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  • Writer's pictureAndrea Custer

Embracing Loss: A Journey of Healing, Heritage and the Quest for Connection

I am taking my 2nd PhD class and I find myself in Victoria, B.C., away from my family for the second day. It's unusual for me to be separated from them or be away from home for such an extended period and so far away! 1,814.1 km away to be exact. Fortunately, they will be joining me sometime next week, which brings me some relief. Nonetheless, leaving my children behind was a difficult experience. I held my tears back at the airport but I know they are well taken care of so, that brings me peace.

I had also hoped to reconnect with the land that holds deep importance in my life. It represents my heritage, my legacy, and it brings me inner peace and joy. It has been three long years since I last set foot there, and the absence has been profoundly felt. Initially, I had hoped to visit this summer, but circumstances seem to have prevented it. I grieve for the land and yearn to be grounded in my true self when I am there. My mom says, it wasn’t meant to be just yet and the time will be right when it happens.

Emotionally, I feel quite vulnerable this evening. My life is filled to the brim with responsibilities. I am a devoted mother to two young children, aged 12 and 4, as well as three grown children, aged 27, 25, and 21, who bring me immense pride and joy. Additionally, I have a loving but occasionally frustrating husband—such is the way of things. I support him in his two businesses whenever possible, and I also work full-time at First Nations University, serving as an assistant professor and program coordinator.

Amidst this perpetual busyness, I have not had the time or space to confront my emotions fully and grieve the loss of loved ones over the past few years. We experienced several heartbreaking tragedies. Firstly, we lost my beloved niece, just seven years old, in a tragic accident. In 2016, my father passed away, severing the connection I had to the history of our people, he was a historian. He taught me the importance of pride in who I am and where I come from. I dearly miss his stories and laughter. Then, we lost Damian, my cousin, who was the family's culinary wizard, always bringing laughter to our gatherings. It's painful to think his life was cut short. However, I hold onto the cherished memories we shared and the laughter we created. Then, we lost my nephew, my handsome nephew was only 21, and he always referred to me as Auntie. We shared a deep love for one another. Subsequently, we faced the loss of my sister/cousin Chantal. She was the most incredible sister anyone could ask for. I can still hear her infectious laughter after she playfully said, "kitmaki awa." Along with my brother Mark S., we were raised by our late grandparents, forging an unbreakable bond. We also mourned the tragic losses of my cousins Jean and Kerra. Jean succumbed to the cold, freezing to death, while Kerra left behind two young babies, the circumstances of her departure still unknown. Auntie Sandra, too, fell victim to COVID. She always teased my cousin Carmie and me, declaring that we were her favourite nieces. Her passing revealed the truth. She was dear to me, akin to a second mother figure. Shortly after, my grandmother passed away from cancer. She lived a fulfilling life, raising her children and blessing us with over 85 years of her wisdom. I often felt guilty for not visiting her more frequently. I know she missed me, and I regret not being there for her as much as I should have been. However, after her passing, I had a dream. In that dream, she approached me, covering my hand with her own and offering a smile. It felt as though she understood why I couldn't be around as much, reassuring me that she was in a better place and that she loved me deeply. In the year that followed, my cousin Brenda and then my uncle also passed away. My uncle's life was cut short by heart failure, and it pained me to see someone so young depart from this world. Lastly, we faced the mysterious disappearance of my cousin Drew, leaving us with no answers or closure. Witnessing my auntie Loretta endure so much loss within a short time is heartbreaking. Each loss compounds upon the other, leaving us with little opportunity to grieve fully before facing another tragedy. My heart became numb under the weight of these losses, and I buried myself in the busyness of life to cope. But now, here I am, confronted with the question: Where do I go from here? How do I begin the process of grieving?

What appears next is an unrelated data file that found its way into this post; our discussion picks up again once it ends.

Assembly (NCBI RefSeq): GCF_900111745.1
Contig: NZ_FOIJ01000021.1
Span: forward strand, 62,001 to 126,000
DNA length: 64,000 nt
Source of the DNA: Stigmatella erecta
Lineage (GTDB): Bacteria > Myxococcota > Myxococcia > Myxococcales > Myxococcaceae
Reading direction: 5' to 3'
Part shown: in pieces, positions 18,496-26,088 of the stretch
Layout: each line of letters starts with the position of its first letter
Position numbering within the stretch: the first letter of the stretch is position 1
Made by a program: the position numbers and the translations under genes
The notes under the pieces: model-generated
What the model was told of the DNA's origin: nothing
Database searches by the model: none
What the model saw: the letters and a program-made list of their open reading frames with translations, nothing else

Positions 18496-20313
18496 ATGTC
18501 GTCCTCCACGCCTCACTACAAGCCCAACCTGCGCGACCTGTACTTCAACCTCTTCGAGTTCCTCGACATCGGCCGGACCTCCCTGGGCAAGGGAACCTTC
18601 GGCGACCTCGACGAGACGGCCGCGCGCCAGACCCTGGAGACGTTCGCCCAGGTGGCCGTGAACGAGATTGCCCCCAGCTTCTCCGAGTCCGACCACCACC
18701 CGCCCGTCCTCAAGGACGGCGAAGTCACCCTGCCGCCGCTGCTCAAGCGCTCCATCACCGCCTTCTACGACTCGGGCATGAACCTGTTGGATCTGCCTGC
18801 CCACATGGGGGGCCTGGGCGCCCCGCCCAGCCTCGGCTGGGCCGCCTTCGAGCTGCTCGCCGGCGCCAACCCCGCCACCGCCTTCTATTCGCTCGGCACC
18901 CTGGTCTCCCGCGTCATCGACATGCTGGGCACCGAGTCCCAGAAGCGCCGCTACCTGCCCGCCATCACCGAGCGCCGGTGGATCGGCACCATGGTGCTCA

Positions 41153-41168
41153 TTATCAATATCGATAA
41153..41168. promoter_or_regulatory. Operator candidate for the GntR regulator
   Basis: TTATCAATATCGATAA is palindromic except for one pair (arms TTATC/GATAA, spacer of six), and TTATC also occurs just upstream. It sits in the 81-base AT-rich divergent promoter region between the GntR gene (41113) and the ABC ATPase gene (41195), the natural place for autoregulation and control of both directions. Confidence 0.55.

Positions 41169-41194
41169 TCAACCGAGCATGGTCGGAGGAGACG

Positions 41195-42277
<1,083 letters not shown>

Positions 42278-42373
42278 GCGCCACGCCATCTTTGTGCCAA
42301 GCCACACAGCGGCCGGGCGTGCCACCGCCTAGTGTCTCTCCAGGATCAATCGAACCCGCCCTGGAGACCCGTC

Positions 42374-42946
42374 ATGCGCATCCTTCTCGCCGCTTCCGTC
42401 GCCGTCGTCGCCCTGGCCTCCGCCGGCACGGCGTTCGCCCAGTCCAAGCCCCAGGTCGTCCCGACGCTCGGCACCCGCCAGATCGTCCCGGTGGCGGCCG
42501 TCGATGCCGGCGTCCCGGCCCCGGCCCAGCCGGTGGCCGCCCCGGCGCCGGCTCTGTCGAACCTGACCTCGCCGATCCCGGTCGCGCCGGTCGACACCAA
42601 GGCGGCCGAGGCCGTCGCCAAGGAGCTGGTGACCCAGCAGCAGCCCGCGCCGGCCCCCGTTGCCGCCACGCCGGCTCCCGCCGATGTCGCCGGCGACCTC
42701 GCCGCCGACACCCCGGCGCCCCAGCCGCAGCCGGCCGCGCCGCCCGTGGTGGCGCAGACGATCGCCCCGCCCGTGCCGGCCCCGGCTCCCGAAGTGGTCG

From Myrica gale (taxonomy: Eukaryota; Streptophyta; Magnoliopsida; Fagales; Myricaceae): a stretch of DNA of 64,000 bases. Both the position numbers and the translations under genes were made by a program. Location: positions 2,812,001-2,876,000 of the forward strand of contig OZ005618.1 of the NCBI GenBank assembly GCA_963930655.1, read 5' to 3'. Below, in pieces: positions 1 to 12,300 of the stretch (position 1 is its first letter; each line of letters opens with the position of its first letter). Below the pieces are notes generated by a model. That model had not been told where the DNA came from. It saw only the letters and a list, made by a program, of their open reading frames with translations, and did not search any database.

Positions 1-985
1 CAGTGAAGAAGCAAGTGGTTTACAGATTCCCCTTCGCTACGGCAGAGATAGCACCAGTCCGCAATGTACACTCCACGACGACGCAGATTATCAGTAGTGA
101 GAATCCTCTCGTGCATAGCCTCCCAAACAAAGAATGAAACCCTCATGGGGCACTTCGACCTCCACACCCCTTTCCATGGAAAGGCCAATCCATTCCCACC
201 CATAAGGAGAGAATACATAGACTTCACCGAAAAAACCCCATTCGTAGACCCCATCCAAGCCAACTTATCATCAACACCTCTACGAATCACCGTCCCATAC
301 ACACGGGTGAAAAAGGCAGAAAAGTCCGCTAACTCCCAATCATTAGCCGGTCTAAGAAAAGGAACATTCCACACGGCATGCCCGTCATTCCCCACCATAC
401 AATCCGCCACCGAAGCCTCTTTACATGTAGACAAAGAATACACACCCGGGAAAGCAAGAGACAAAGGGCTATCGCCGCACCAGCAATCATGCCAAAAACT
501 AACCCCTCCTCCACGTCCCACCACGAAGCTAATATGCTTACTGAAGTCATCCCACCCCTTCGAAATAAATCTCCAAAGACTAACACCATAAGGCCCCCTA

The image I've chosen to accompany my words depicts a painting by Dr. Lana Whiskeyjack, featuring pink figures. I imagine my family's spirits enveloping me, always by my side. Their love remains ever-present, despite their physical absence. I yearn for their voices, laughter, companionship, and guidance. My good friend Charlotte, reminds me that I simply need to call upon them, and they will be there. I want them to know that I love them deeply and miss them immensely. I pray that one day, I will have the opportunity to embrace them tightly and catch up on lost time, playing cribbage without any obligations or distractions—just pure, unconditional love and laughter.

As I wrote this, I allowed myself to experience a cleansing cry, a release of pent-up heartache and pain leaving me feeling emotionally drained. I believe it's time for me to step outside and have a smoke while engaging in a conversation with my departed loved ones. After that, I go to sleep with a movie on the laptop. It seems to help ease the loneliness.

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